Ms. Neuberger’s efforts are focused on directing agencies hit by the Russian intrusion to patch and repair their networks, examine the government’s response to the episode and work with the private sector. She is also overseeing a study of the longer-term implications of the attack on the “supply chain” of software, Ms. Horne said.
The White House has also charged the Office of the Director of National Intelligence to conduct an assessment of the SolarWinds hacking, work that is continuing.
Mr. Warner has pledged to hold public hearings on the intrusion to help better understand what happened.
In an interview last week, before the letter was sent, Mr. Warner said he was disturbed that FireEye, a leading cybersecurity company, not the network of sensors monitored by the National Security Agency, had discovered the SolarWinds intrusion. The agency has said nothing publicly about why those signals were missed.
“I would like to err much more on the side of public discussion,” Mr. Warner said last week.
Dmitri Alperovitch, a cybersecurity expert who was the co-founder of CrowdStrike and now runs the Silverado Policy Accelerator, a think tank, told the House Homeland Security Committee on Wednesday that the SolarWinds intrusion had the most impact of any cyberattack in American history. The hack has made clear “serious gaps” in U.S. strategy.
But he noted that the attack not only was on SolarWinds, but also exploited other supply chain weaknesses.
Some 30 percent of the networks on which Russian back doors were discovered did not have the SolarWinds software installed, a development earlier reported by The Wall Street Journal.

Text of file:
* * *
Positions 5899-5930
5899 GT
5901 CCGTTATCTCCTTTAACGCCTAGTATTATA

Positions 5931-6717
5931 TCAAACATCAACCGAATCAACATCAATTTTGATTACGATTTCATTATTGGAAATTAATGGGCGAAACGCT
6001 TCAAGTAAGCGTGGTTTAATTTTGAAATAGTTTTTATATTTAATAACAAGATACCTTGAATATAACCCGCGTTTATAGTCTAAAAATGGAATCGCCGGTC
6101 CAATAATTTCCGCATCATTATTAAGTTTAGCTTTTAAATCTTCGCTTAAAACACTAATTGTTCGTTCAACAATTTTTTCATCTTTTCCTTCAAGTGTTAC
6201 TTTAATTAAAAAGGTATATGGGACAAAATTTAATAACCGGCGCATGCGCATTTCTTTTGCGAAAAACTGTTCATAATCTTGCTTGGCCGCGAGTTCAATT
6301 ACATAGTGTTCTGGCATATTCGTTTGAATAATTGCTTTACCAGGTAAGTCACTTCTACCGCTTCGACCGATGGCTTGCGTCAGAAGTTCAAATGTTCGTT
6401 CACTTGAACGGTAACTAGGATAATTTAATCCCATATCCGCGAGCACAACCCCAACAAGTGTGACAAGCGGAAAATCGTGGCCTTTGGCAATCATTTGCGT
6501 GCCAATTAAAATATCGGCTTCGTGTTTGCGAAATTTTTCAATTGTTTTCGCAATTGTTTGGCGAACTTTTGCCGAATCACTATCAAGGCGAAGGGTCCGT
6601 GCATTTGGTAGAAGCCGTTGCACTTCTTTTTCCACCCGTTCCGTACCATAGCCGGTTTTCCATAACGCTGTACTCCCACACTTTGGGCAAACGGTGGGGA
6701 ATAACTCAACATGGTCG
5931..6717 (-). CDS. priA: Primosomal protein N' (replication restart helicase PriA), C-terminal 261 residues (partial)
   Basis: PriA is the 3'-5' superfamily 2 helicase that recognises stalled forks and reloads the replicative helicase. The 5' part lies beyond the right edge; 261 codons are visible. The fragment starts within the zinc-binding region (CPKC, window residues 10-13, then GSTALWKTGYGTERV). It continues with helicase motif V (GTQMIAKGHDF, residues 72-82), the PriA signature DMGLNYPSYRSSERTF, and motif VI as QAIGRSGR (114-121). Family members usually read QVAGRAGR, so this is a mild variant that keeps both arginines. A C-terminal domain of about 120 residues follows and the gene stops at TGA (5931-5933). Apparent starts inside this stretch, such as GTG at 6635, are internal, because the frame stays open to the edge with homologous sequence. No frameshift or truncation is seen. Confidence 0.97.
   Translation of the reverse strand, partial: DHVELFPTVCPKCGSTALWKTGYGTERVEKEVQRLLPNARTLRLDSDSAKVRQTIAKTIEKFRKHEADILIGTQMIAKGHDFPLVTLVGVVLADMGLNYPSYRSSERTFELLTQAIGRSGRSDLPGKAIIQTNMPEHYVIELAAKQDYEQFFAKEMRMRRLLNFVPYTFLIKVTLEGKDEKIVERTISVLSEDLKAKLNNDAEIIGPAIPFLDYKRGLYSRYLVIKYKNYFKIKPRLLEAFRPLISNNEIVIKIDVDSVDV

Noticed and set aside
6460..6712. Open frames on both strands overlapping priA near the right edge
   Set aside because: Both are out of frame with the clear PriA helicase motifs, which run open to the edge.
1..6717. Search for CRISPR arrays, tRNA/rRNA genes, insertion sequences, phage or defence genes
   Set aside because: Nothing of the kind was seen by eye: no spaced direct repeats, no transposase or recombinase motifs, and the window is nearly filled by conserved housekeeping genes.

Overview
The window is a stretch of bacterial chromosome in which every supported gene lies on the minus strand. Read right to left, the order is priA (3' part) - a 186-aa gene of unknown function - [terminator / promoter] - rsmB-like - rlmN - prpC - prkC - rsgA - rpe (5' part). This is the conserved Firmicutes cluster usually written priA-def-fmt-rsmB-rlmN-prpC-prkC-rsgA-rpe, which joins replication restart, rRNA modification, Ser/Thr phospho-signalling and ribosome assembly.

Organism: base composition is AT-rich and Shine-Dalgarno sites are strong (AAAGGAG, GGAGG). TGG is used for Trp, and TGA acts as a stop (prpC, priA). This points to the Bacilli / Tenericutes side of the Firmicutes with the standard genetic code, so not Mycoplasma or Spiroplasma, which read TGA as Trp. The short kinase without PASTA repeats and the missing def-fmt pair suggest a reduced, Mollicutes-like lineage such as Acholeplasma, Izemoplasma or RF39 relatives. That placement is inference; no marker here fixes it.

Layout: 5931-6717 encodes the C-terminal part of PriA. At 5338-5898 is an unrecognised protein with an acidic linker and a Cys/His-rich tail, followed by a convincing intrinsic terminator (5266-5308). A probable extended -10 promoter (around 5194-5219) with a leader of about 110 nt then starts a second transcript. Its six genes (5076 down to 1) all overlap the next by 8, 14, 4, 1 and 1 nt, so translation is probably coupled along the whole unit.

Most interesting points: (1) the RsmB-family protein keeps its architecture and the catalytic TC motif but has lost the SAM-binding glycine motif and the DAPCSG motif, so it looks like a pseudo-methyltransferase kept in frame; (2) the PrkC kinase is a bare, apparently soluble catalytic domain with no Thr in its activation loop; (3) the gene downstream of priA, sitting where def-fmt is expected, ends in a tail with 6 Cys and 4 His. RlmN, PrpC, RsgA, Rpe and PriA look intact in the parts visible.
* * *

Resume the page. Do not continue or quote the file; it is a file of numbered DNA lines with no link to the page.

But many of those systems used other software that was created on systems that used SolarWinds programs, according to two industry executives involved in investigating the hacking. The finding suggests that Russia was able to use the vulnerability on SolarWinds to burrow deeper into the supply chain and leaves open the possibility that more back doors installed by Moscow have yet to be found, according to people briefed on the investigation.
Christopher Krebs, the former director of the Cybersecurity and Infrastructure Security Agency, told the House committee this week that more centralized federal oversight of cyberdefenses was necessary. He said Congress needed to expand authorities allowing the government to actively hunt for intruders on some networks.
“As long as the tools are available, vulnerabilities exist, money and secrets are to be had, and a lack of meaningful consequences persist, there will be malicious cyberactors,” said Mr. Krebs, who has been consulting with SolarWinds on the response to the hacking. “Complicating matters, we make it far too easy for the bad guys.”
At the same hearing, Sue Gordon, the former principal deputy director of national intelligence, said there was no technological “magic bullet” to improve cyberdefenses. But she called on the intelligence agencies to share more information about the intent of nation-states to improve the ability of companies to defend their networks.
“That is anathema to my former colleagues,” Ms. Gordon said. “But if we don’t share it more broadly, how will a nongovernmental entity ever get ahead of their attackers?”
Under the Trump administration, the F.B.I., the Department of Homeland Security and multiple intelligence agencies created the so-called Unified Coordination Group to organize the federal response. The Senate letter said that group “has lacked the leadership and coordination warranted by a significant cyberevent.”